Many thanks to reader Gemma Bigby for this Rant.

Got something positive to say? We know that there are aspects of Tokyo that you love, and we'd like to hear about them from you. Send your 500-word rave (or rant, if you must) by fax to 03-3423-6931, or email to  

Metropolis Online
349: Life in the cycle lane
Playing chicken with a ladybike
348: Daisuki na Tokyo
Tokyo's my favorite!
347: Nihongo dake!
Why am I not fluent in Japanese yet?
346: People make the city
The beauty of Tokyo's people
345: Cross Training
Commuting by train in Tokyo
344: Yellow Line Fever
A guide for the blind... and a pain in the neck
343: Welcome to Tokyo
What did you bring me?
342: Positive thinking
Three reasons why we love Japan
341: I'm a rounder...
Veterans of Japan vs. Japan rookies
340: Discard your bank cards
The labour of replacing lost bank cards
339: Shoganai...
It can't be helped
338: Respect your environment
Poluution problem in Tokyo
337: Strike Three - You're Enlightened
How omiyage ruins a vacation
336: Missing manners
No manners outside of Japan
335: Goodbye jitensha
Is stealing bikes a popular pastime in Japan?
334: War of the Words
English borrows from other languages too!
333: ENGLISH ONLY, please
Don't bother writing your name in Japanese
332: A menu carved in stone
No special requests for lunch!
331: The Zen of Looking Busy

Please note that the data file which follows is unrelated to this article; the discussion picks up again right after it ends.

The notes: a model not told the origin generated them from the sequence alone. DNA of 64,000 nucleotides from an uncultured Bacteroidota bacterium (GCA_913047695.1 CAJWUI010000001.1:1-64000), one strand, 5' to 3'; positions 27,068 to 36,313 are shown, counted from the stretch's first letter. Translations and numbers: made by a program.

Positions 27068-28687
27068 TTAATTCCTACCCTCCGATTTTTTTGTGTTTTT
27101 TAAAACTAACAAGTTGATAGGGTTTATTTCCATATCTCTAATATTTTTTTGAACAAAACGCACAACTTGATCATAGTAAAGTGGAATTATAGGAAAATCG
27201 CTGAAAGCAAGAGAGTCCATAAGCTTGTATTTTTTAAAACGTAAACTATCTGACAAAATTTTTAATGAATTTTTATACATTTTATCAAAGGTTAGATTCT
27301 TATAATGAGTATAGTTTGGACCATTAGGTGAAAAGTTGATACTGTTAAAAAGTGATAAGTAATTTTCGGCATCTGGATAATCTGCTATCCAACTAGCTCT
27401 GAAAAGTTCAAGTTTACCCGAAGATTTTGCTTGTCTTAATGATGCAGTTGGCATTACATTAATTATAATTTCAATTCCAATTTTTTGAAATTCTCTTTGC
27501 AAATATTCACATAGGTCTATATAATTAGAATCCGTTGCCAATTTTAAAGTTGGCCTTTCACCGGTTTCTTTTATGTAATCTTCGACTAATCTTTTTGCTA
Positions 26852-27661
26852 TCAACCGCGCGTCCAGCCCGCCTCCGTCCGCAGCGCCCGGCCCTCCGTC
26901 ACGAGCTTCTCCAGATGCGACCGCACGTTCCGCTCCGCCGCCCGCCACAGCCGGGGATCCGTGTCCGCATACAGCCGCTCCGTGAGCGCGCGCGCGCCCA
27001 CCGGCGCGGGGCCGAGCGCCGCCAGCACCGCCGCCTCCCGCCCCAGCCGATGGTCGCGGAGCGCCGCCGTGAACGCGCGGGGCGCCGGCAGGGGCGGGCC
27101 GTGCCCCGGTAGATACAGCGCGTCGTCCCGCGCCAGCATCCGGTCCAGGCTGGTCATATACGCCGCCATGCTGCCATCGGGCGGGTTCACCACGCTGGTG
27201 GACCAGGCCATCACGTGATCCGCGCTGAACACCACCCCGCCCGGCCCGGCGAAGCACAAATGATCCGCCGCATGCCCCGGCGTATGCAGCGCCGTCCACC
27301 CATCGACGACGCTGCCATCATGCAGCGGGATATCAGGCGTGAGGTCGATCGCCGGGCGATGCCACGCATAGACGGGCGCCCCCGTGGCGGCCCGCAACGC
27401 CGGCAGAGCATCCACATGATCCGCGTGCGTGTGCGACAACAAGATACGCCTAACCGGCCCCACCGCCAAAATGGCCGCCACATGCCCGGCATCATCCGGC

The art behind faking work
330: Lyrical Phlegm
Japan's spitting dilemma
329: Rock harder, Japan
Big, bad and ugly concerts
328: Noise Deficiency
The unrelenting quiet that is not Japan
327: Chopstick Diplomat
Constant questioning = constant answering
326: Game over
Cutting off the game for regular scheduled program
325: Grown pains
The hooligan behavior of middle-aged salarymen
324: The Price of Fame
Young teen actors light up on-screen
323: A Customary Affair
The universal language of consumerism
322: Robber barons
JR steals from the rich.. and the poor
321: Tegami Or Not Tegami
Deny the letter to save money
320: The Garbage Men
Variations of the "salaryman"
319: Holidaze
Japan - Home of the lamest holidays in the world
318: Box your ears
Be the karaoke star you've always dreamed of
317: The winter of my discontent
No oden if it's spring please!
316: The Bells
Going insane from bells and voices
315: The Big Tokyo Trash Mystery
No garbage cans + too much garbage= a clean city?
314: The Kamikaze Spirit
The war may be over but the spirit lives on
313: Movie Mania
Laughing alone in the corner
312: Geek parade
What's going on with gaijin men?
311: Gleaming gomi
Rinse it out before you throw it out
310: Lower Mathematics
Teaching practical mathematical equations
309: Escalator clots
Blocking the flow of escalator traffic
308: Sky's the limit
Favorite channel on the hit list
307: Bring on the studmuffins
Thanks to the "Men looking for women"
306: Burning Rubber
Narrowly averting bicycle collisions
305: Fishy Business
The sushi wasn't dead
304: The Invisible Gaijin
When gaijins collide
303: Talk work only
The Japanese perception of idleness
302: From kotatsu, with love
A blanket covered electric coffee table
300: Why 2K?
The millennium bug ain't no big deal

ISSUES 350-381
ISSUES 250-299

ISSUES 233-249